The film knows better than to succumb to sentimentality. The closest it comes is in crediting a loyalty Lepke feels to the old friends who knew him way back when, and to the widow and single mother he marries. As his wife, Anjanette Comer is an asset by virtue of the dignity she projects. She's honest and clear-eyed about what's she's doing, realizing she's running out of options -- as she makes clear to her respectable Jewish father, played with surprising restraint but stucco-like makeup by Milton Berle! Lepke's own personal gunman, J.S. Johnson's roly-poly Emmanuel "Mendy" Weiss, is a presence, too, especially when, at Lepke's command, he machine-guns Dutch Schultz (John Durren) and three associates in a restaurant because the Dutchman is bringing too much heat on the organization.
Ironies abound, although Lepke, vivid enough in its death-dealing but otherwise often curiously muted, minimizes them. The big one, given voice by Lepke, is Lepke's objecting to putting a gang hit on then special prosecutor Thomas E. Dewey, only to later find Dewey pulling out all the stops to nail Lepke and riding a gangbuster reputation to the New York governor's mansion and a couple of Republican presidential bids. By the time Lepke actually was prosecuted, it was by Dewey's successor, William O'Dwyer, who rode his prosecutorial efforts into the New York City mayoral office. Richard C. Adams is a bit of a blank as Dewey, and O'Dwyer never appears. Nor does J. Edgar Hoover, who made a deal to send Lepke to Leavenworth on a federal charge of narcotics trafficking, only to subsequently hand Lepke over to New York, where a successfully prosecuted murder charge landed Lepke on Death Row. The film may blur the small details - Lepke didn't pull the trigger in the gangland execution that cut down Legs Diamond, Gurrah Shapiro died in prison two years before Lepke, not defending him from an ambush in Coney Island, as in the film. But some of the most outlandish stuff - gossip columnist and radio star Walter Winchell brokering Lepke's "surrender" to Hoover, thus bringing the media into the symbiosis between mob enforcers and legal enforcers - is factual.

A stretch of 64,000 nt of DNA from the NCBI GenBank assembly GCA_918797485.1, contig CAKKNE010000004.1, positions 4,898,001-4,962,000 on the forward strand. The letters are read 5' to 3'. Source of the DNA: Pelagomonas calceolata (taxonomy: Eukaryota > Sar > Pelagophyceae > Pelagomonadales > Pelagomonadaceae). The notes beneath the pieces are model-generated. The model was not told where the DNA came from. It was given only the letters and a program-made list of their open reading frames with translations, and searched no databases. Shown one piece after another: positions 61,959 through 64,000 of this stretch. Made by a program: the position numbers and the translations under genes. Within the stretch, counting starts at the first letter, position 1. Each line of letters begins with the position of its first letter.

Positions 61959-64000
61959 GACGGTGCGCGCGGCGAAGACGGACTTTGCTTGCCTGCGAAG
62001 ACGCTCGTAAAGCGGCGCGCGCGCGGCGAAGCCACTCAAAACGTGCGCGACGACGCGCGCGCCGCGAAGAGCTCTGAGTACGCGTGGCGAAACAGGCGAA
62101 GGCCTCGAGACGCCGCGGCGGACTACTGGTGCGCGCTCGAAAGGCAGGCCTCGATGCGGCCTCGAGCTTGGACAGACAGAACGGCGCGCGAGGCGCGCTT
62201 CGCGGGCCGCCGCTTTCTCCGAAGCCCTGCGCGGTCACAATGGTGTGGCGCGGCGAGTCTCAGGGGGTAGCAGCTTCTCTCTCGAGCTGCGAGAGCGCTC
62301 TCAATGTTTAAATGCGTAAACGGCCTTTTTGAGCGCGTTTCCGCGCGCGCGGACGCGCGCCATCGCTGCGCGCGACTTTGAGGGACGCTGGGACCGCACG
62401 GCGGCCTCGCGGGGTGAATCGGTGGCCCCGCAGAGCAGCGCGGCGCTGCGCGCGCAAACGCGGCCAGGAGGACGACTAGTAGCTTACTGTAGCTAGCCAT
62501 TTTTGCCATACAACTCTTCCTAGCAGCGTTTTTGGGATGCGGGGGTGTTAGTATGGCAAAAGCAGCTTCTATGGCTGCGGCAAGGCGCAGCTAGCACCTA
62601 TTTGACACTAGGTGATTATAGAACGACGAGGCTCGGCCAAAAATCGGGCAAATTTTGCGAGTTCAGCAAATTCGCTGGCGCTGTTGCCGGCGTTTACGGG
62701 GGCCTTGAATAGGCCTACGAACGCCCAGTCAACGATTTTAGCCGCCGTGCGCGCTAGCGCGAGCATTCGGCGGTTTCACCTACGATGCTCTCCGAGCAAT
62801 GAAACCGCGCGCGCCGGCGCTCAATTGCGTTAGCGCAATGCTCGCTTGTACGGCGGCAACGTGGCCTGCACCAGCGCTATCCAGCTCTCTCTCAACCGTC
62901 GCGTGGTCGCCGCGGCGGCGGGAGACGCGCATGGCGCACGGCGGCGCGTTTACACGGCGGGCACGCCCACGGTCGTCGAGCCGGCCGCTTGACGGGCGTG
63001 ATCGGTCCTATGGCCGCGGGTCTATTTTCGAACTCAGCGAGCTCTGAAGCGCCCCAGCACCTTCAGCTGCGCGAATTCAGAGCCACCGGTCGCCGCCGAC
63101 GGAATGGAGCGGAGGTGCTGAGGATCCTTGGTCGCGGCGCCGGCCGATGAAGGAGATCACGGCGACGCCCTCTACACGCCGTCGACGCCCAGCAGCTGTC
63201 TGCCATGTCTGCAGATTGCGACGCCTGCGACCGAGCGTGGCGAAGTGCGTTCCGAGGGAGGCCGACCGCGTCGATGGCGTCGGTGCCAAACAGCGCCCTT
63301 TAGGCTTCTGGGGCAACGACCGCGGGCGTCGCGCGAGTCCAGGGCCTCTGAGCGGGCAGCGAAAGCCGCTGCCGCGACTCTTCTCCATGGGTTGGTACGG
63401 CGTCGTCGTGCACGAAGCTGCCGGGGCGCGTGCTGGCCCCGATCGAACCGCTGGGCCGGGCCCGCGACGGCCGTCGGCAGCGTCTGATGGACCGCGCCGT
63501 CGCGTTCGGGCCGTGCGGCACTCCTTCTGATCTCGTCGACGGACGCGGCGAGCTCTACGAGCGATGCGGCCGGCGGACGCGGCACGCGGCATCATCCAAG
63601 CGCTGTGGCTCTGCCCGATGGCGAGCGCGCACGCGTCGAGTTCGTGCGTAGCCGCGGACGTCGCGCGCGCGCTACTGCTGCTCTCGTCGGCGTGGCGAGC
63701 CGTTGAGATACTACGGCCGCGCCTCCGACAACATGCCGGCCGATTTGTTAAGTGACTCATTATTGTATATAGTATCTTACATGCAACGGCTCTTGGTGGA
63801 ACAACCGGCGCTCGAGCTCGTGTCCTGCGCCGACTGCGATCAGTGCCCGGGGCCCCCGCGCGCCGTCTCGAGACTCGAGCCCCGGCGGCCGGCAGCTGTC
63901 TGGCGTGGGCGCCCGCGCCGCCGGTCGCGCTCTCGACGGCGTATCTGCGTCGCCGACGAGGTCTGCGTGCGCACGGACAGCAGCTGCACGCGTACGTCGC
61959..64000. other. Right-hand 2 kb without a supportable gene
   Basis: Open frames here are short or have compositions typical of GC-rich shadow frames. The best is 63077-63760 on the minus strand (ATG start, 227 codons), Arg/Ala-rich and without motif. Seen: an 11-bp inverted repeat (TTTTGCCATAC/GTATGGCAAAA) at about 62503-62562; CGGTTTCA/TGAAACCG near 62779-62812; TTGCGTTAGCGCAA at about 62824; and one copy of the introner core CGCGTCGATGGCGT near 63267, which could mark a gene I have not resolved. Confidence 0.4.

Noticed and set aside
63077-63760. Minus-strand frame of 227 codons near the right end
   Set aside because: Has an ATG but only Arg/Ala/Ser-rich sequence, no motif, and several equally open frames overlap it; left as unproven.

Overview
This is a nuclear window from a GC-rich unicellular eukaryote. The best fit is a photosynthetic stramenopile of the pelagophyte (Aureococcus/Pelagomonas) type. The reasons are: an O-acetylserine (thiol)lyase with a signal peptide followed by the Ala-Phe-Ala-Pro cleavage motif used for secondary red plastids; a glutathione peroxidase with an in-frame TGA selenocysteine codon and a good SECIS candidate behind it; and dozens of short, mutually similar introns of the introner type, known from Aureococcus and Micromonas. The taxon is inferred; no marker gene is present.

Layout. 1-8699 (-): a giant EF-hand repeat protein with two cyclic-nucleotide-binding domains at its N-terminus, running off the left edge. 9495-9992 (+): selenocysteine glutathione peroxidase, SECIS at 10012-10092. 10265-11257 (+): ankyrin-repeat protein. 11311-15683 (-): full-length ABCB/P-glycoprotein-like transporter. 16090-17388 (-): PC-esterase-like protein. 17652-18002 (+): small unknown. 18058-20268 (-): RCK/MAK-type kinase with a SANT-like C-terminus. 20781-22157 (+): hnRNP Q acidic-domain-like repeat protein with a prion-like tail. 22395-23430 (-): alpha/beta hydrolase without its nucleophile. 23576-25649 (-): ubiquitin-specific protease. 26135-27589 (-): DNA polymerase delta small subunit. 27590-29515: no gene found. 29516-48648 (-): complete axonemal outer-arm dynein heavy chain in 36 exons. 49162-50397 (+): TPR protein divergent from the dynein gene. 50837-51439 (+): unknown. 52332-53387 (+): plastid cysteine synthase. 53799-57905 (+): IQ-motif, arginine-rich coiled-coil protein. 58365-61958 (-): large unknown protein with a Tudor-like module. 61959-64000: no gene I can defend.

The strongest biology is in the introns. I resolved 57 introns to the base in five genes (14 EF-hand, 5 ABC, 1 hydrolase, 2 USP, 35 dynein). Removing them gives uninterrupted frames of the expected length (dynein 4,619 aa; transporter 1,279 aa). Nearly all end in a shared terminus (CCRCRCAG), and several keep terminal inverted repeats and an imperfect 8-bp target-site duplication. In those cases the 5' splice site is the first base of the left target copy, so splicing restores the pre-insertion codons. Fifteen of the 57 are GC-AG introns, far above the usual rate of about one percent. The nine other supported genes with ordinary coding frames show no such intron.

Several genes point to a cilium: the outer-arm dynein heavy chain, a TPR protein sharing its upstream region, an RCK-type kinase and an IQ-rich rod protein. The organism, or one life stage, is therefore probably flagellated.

Perhaps Lepke would have been a more compelling film if it had been more outlandish, or at least been inscribed in higher relief. It's amusing to see Vaughn Meader, whose big career hit was a JFK impersonation in the early '60s, turn up as Winchell. But sometimes the performances frankly can't keep up with the name-dropping. Vic Tayback's Luciano convinces us he's the biggest gorilla in the jungle, but projects little of the organizational savvy that set Luciano apart from most of the other crime bosses. Ditto for Gianni Russo's pallid Albert Anastasia and Zitto Kazann's Abe "Kid Twist" Reles, the Murder, Inc., minion whose testimony helped nail Lepke. In the end, the hit-and-miss Lepke seems a film made with some care and thought, but unable to escape that luckless region of films that aren't really bad, yet aren't good enough.
Producer: Yoram Globus
Director: Menahem Golan
Screenplay: Tamar Simon Hoffs, Wesley Lau (writer)
Cinematography: Andrew Davis
Music: Kenneth Wannberg
Film Editing: Dov Hoenig, Aaron Stell
Cast: Tony Curtis (Louis 'Lepke' Buchalter), Anjanette Comer (Bernice Meyer), Michael Callan (Robert Kane), Warren Berlinger (Gurrah Shapiro), Gianni Russo (Albert Anastasia), Vic Tayback (Lucky Luciano), Mary Charlotte Wilcox (Marion), Milton Berle (Mr. Meyer), Jack Ackerman (Little Augie), Louis Guss (Max Rubin).
by Jay Carr
American Prince: A Memoir, by Tony Curtis with Peter Golenbock, Harmony Books, 2008
Murder, Inc.: The Story of the Syndicate, by Burton B. Turkis and Sid Feder, Farrar, Strauss & Young, 1952
Interview with Menahem Golan by Oren Shai, Films in Review, August 20, 2008
"The Last Days of Lepke Buchalter," article by Allan May, Crime Magazine, August, 2000